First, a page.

YOU hardly need me to tell you that size isn’t everything – but just how big is your phone? And if it’s more than 5in from corner to corner is it a phone at all, or a tablet? And what’s the difference anyway?
Phones have been getting bigger of late, to the point where some of them will no longer even fit in your pocket. The Samsung Galaxy Note, for instance, has a screen only fractionally smaller than a basic Kindle e-book reader. You can write freehand notes on it with a stylus, as if it were a real notebook. Except a real notebook might not be as big.
Which raises the question, if phones are this big, what’s the point of tablets?
The answer comes down to personal preference, but it’s perfectly possible to have a single device which fits all your needs: media player, web browser, book reader, emailer, camera and, of course, phone. The Galaxy Note, at 5.3in, is the biggest smartphone on the market and if that screen suits your eyes and your fingers it’s the only device you really need. If not, you may want to consider a basic phone and a 7in Google Nexus tablet, which, for £160, does everything a phone does except make calls and send texts.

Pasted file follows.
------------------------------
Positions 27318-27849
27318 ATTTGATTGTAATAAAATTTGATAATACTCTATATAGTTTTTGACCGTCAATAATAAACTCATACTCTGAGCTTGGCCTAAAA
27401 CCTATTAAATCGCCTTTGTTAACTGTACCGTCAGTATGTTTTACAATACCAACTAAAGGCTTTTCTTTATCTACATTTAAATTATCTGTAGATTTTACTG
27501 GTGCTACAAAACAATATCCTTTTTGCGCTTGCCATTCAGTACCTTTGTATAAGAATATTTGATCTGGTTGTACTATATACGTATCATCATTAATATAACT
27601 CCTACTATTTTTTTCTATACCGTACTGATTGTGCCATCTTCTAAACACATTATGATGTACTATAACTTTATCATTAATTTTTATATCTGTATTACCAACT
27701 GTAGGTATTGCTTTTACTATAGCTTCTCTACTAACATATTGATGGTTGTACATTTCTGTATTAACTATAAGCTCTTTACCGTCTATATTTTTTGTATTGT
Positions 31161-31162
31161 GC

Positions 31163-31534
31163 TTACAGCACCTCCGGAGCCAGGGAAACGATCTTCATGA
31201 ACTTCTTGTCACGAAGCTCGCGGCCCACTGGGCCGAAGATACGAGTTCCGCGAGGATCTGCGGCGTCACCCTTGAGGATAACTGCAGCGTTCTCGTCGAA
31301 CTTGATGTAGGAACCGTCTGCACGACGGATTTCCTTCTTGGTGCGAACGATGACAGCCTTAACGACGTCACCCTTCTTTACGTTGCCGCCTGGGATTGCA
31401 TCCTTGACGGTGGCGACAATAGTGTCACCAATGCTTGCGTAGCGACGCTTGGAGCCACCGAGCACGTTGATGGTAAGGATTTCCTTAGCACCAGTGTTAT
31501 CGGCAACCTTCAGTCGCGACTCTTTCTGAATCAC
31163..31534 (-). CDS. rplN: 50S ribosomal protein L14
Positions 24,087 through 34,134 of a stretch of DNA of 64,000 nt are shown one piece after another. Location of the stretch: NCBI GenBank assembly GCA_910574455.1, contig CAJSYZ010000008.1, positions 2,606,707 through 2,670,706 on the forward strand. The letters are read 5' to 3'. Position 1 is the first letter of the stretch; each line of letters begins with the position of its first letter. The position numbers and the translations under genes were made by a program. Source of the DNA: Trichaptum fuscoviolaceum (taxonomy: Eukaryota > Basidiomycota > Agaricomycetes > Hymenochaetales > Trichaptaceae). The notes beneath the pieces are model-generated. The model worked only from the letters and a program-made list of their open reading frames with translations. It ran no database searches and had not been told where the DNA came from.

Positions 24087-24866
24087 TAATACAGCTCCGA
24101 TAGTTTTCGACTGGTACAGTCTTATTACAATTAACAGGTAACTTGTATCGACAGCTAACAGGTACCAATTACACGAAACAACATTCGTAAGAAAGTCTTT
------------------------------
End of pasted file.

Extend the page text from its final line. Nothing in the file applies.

The Nexus is made for Google by the Taiwanese computer manufacturer, Asus. But that firm is keeping its options open with the release of another model which serves as a phone and tablet by literally splitting itself in two.
The Padphone 2 measures a smidgeon less than 5in, but comes with a dock which more than doubles its size. The idea is that you carry the phone around with you until you get home, at which point you slot it into the dock – the back of which houses a sparkling 10.1in touch-screen display.
The advantage of this arrangement is that your messages and documents are always available no matter whether you’re using your phone or your tablet – because they’re the same device. So far, so good. But the Padphone 2, when it launches soon, is likely to cost more than a regular phone and tablet put together. And with the increasing take-up of cloud storage services sharing documents between devices is not really a problem.
The optimum screen size for a one-size-fits-all device is six or seven inches, but it’s no coincidence that no-one makes such a thing. As it stands, phones stop at 5.3in and tablets start at seven. Manufacturers aren’t daft, and this equation conforms to the oldest marketing trick in the book: why sell you one device if they can sell you two?